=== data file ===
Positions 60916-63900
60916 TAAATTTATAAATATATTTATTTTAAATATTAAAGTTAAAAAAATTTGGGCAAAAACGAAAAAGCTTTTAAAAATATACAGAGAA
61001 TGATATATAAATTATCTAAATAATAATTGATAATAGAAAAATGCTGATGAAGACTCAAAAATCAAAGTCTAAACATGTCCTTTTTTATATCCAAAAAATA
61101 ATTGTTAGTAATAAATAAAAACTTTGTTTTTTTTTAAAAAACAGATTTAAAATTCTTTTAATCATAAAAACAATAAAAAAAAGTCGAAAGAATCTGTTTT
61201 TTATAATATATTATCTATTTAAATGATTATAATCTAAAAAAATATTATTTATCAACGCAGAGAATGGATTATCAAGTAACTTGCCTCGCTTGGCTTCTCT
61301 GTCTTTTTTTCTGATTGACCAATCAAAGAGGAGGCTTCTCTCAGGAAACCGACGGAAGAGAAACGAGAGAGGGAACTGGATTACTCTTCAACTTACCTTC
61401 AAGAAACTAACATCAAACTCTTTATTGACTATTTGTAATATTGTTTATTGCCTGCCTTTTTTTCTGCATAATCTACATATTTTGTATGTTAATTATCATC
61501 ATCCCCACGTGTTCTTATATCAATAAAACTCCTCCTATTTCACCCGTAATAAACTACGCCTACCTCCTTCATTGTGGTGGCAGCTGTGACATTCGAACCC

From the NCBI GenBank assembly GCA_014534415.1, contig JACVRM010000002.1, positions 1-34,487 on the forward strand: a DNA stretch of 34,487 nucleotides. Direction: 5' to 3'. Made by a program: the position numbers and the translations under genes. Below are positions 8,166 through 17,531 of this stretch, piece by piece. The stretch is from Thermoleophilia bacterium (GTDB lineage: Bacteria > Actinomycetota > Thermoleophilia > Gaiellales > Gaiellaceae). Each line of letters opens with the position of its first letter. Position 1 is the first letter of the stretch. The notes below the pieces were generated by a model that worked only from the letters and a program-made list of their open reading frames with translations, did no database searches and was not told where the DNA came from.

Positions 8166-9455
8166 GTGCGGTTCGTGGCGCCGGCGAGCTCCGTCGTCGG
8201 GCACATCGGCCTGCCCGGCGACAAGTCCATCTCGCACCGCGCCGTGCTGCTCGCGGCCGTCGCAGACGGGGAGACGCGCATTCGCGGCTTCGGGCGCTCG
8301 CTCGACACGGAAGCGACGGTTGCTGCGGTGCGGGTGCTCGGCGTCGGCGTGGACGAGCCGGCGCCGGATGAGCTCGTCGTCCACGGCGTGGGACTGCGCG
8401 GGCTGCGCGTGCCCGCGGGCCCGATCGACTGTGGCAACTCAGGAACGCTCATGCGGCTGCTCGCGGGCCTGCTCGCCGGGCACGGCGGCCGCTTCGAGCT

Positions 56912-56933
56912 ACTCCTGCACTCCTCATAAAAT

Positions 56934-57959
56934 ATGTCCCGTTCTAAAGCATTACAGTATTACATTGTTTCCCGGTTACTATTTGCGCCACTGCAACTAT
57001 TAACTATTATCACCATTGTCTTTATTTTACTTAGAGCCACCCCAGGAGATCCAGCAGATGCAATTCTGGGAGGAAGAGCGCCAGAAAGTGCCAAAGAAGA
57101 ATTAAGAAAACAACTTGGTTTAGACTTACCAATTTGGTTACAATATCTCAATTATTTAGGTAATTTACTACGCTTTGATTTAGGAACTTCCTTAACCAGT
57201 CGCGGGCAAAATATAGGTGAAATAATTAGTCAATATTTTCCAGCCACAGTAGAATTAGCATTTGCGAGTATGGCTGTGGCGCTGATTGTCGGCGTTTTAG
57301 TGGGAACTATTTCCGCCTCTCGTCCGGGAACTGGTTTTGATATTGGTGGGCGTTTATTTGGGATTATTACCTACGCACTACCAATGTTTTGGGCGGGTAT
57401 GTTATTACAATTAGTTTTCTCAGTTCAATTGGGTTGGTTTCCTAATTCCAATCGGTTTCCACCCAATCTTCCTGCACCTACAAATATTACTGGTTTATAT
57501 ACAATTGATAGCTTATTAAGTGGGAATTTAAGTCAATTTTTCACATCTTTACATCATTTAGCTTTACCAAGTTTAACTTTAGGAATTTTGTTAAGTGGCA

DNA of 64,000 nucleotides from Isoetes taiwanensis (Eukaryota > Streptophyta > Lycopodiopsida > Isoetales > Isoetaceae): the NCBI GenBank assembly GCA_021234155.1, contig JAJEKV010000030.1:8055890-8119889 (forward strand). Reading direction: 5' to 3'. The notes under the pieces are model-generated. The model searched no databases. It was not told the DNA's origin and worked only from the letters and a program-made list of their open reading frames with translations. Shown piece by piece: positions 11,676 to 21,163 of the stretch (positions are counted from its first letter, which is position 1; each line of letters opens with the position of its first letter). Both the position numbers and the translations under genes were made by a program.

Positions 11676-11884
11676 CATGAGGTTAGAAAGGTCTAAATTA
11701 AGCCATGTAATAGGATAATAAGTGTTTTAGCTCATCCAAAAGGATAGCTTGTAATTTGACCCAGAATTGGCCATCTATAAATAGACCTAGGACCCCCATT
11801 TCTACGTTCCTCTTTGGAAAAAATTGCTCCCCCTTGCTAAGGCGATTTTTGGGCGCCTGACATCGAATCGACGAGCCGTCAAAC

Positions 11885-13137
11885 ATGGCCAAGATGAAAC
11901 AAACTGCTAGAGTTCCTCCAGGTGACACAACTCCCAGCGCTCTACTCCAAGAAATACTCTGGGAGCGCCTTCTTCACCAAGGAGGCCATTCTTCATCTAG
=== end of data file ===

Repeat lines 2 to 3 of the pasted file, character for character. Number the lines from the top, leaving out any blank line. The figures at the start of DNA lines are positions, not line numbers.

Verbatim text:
60916 TAAATTTATAAATATATTTATTTTAAATATTAAAGTTAAAAAAATTTGGGCAAAAACGAAAAAGCTTTTAAAAATATACAGAGAA
61001 TGATATATAAATTATCTAAATAATAATTGATAATAGAAAAATGCTGATGAAGACTCAAAAATCAAAGTCTAAACATGTCCTTTTTTATATCCAAAAAATA